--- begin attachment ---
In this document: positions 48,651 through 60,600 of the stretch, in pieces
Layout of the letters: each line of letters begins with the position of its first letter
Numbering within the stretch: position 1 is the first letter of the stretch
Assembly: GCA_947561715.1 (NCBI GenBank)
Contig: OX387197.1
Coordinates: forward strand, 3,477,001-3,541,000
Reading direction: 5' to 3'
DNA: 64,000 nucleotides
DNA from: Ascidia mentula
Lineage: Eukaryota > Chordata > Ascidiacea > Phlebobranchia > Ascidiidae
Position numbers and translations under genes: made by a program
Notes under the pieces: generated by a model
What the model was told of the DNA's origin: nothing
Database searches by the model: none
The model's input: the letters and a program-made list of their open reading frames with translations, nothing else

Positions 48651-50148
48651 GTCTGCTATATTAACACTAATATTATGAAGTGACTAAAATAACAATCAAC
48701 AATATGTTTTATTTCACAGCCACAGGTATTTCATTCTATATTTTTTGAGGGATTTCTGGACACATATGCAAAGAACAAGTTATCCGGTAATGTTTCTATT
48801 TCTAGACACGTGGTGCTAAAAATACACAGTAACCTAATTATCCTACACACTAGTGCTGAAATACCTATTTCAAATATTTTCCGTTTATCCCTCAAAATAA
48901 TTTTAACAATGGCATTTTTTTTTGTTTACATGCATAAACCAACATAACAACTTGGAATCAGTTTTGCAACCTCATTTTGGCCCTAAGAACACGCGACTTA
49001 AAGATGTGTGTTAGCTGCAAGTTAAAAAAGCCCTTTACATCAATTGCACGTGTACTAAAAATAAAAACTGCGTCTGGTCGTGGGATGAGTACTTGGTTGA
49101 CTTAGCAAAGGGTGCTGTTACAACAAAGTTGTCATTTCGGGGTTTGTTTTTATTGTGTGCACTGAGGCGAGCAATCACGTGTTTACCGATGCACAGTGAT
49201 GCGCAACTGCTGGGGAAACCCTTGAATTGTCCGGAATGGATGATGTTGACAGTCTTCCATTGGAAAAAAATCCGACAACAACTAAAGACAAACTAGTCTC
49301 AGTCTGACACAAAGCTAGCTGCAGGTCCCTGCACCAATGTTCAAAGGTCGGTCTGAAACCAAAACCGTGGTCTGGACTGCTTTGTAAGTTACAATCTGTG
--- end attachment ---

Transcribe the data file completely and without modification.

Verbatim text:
In this document: positions 48,651 through 60,600 of the stretch, in pieces
Layout of the letters: each line of letters begins with the position of its first letter
Numbering within the stretch: position 1 is the first letter of the stretch
Assembly: GCA_947561715.1 (NCBI GenBank)
Contig: OX387197.1
Coordinates: forward strand, 3,477,001-3,541,000
Reading direction: 5' to 3'
DNA: 64,000 nucleotides
DNA from: Ascidia mentula
Lineage: Eukaryota > Chordata > Ascidiacea > Phlebobranchia > Ascidiidae
Position numbers and translations under genes: made by a program
Notes under the pieces: generated by a model
What the model was told of the DNA's origin: nothing
Database searches by the model: none
The model's input: the letters and a program-made list of their open reading frames with translations, nothing else

Positions 48651-50148
48651 GTCTGCTATATTAACACTAATATTATGAAGTGACTAAAATAACAATCAAC
48701 AATATGTTTTATTTCACAGCCACAGGTATTTCATTCTATATTTTTTGAGGGATTTCTGGACACATATGCAAAGAACAAGTTATCCGGTAATGTTTCTATT
48801 TCTAGACACGTGGTGCTAAAAATACACAGTAACCTAATTATCCTACACACTAGTGCTGAAATACCTATTTCAAATATTTTCCGTTTATCCCTCAAAATAA
48901 TTTTAACAATGGCATTTTTTTTTGTTTACATGCATAAACCAACATAACAACTTGGAATCAGTTTTGCAACCTCATTTTGGCCCTAAGAACACGCGACTTA
49001 AAGATGTGTGTTAGCTGCAAGTTAAAAAAGCCCTTTACATCAATTGCACGTGTACTAAAAATAAAAACTGCGTCTGGTCGTGGGATGAGTACTTGGTTGA
49101 CTTAGCAAAGGGTGCTGTTACAACAAAGTTGTCATTTCGGGGTTTGTTTTTATTGTGTGCACTGAGGCGAGCAATCACGTGTTTACCGATGCACAGTGAT
49201 GCGCAACTGCTGGGGAAACCCTTGAATTGTCCGGAATGGATGATGTTGACAGTCTTCCATTGGAAAAAAATCCGACAACAACTAAAGACAAACTAGTCTC
49301 AGTCTGACACAAAGCTAGCTGCAGGTCCCTGCACCAATGTTCAAAGGTCGGTCTGAAACCAAAACCGTGGTCTGGACTGCTTTGTAAGTTACAATCTGTG